Are you stumbling through English grammar wishing you’d learnt it when you were a child? Or maybe you’re thinking that you shouldn’t have eaten that dodgy-looking kebab last night?
It’s common to hear people scream, ‘NO REGRETS’ while jumping out of aeroplanes. And even more so when discovering they got the wrong Japanese characters tattooed on their arms. But regret is something we all feel. We regret things that we’ve done, and things we didn’t do. And something we feel sad or angry about what happened and wonder what we could have done differently. Often people also we regret situations in the present that we can’t change.
Whether your regrets are major or minor, it’s important that you can express them in English. So read on.
The most direct way to say that you regret something is by using the word ‘regret’. English really is easy sometimes. ‘Regret’ can be a noun or a verb. Let’s have a look at some examples.
She had a few regrets about choosing the cheapest hairdressers in town when she walked out looking like barbie after an electrocution.
Her boss was a dragon so when she was offered a new position, she left her job with no regrets.
Now let’s imagine you agreed to help your friend move ‘a couple of things around’ on a Saturday evening. When you turn up, it turns out that he needs to move a grand piano, his great aunt’s china cabinet, and his four pet scorpions to a new cage. Here, we can use ‘regret’ as a verb. It is usually followed by ‘ing’.
Your reaction could range from: “I regret saying that I would help him,” to, if you’re a good liar, “I regret not pretending I was busy tonight.”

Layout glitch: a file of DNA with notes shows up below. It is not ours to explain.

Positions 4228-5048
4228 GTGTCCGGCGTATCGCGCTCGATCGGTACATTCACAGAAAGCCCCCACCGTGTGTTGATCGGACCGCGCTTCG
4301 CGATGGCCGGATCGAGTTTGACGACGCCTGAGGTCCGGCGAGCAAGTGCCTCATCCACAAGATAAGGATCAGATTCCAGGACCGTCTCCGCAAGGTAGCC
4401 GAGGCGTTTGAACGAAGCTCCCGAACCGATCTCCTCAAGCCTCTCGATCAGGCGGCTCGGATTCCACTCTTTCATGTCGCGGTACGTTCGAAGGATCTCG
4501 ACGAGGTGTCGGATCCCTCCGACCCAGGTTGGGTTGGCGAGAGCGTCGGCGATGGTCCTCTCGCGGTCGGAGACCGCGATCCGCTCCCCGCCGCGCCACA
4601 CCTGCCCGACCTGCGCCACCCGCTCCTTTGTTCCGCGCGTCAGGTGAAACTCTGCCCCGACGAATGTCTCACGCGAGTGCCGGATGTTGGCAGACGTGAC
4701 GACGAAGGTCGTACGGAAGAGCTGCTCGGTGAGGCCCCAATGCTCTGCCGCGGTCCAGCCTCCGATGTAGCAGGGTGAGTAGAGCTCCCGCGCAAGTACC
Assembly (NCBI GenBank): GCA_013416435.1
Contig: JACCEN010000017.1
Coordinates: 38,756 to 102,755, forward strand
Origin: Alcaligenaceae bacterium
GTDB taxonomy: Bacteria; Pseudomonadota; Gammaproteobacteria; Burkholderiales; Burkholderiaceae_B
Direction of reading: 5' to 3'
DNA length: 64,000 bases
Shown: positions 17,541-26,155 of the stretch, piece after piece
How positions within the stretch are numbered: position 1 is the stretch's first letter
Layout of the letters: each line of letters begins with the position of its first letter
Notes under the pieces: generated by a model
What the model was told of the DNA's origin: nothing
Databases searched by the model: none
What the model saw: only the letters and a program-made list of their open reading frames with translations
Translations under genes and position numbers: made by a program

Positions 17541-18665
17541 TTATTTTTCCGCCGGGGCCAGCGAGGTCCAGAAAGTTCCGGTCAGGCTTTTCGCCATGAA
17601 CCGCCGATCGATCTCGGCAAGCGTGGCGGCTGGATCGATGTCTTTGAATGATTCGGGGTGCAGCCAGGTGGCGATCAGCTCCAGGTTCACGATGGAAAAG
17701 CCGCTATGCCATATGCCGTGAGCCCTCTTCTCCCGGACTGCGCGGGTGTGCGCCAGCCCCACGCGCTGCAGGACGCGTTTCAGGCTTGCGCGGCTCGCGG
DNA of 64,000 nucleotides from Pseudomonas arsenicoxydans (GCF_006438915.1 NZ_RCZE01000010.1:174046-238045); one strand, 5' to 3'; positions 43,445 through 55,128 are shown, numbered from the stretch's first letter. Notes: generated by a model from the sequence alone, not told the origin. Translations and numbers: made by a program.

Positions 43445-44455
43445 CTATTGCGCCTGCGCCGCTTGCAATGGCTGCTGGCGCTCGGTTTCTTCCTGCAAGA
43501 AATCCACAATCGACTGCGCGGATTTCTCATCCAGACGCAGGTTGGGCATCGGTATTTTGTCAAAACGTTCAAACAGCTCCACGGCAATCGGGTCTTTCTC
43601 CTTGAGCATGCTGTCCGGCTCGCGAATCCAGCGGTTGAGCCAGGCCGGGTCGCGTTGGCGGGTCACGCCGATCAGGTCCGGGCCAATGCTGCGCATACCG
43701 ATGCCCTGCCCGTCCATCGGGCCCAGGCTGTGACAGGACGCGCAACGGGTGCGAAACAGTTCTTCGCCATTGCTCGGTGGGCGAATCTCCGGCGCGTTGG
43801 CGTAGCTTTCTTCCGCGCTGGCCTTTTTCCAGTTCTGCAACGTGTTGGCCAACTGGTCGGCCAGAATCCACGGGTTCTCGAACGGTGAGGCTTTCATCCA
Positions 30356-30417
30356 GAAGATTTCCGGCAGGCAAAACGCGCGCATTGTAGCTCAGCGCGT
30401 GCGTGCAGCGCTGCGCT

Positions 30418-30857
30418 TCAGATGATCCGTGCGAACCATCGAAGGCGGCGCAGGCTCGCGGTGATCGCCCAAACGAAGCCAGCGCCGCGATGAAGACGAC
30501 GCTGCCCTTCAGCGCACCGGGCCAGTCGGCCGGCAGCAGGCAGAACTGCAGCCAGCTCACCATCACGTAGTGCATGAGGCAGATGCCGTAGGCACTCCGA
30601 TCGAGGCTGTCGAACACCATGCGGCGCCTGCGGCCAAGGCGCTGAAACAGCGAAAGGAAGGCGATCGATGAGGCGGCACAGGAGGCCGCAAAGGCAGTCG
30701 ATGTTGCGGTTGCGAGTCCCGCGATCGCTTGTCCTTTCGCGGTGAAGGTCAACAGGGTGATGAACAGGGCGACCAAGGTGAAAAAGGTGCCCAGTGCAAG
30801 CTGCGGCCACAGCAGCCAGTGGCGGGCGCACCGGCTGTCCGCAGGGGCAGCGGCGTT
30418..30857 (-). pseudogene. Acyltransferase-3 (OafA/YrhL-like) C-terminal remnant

Wish and if only
Another way to express regret is to use the verb ‘wish’ or the structure ‘if only’. Let’s use these phrases to express regrets about the present. We need to use a verb in the past simple, or ‘could’, to do this.
“I wish I were Australian; then I could walk around barefoot 24/7.” Seriously, go to Australia and you’ll see Aussies without shoes in the strangest places.
Maybe you’re aiming high with your regrets: “If only I could speak better English, I would be able to watch Netflix without the subtitles.”
For regrets about the past, we can also use ‘wish’ and ‘if only’. Let’s imagine your dad’s taken all your family on holiday but, typical of his ‘short arms, deep pockets’ mentality, he’s tried to save some money.
“I wish dad hadn’t tried to save money on this holiday – everyone knows ‘rustic’ is a euphemism for ‘not finished’.”
“If only dad hadn’t been so tight-fisted, we would be on the beach right now instead of chasing cockroaches out of the kitchen.”
When you know what the sensible option was, but didn’t take it, you can express yourself using ‘should have’.
Let’s imagine that you return from an all-inclusive holiday where you really indulged yourself – and made sure that you got your money’s worth.
“I shouldn’t have eaten so much on holiday – I gained 10kg in 2 weeks.” Or perhaps, “I should have gone for the salad option at least once, but oh no, I was Mr. Cake-for-dinner.”
Shoulda, woulda, coulda
If you do start expressing your regrets in English, you’re likely to hear ‘shoulda, woulda, coulda’ at some point. These words can pop out in any order – one of the few times word order is flexible in English.
‘Shoulda, woulda, coulda’ is an English speaker’s way of telling you not to think about the things you ‘should have’, ‘would have’, or ‘could have’ done in any situation. It’s how we tell people not to worry about things they can’t change, and not to look back.
So, no regrets!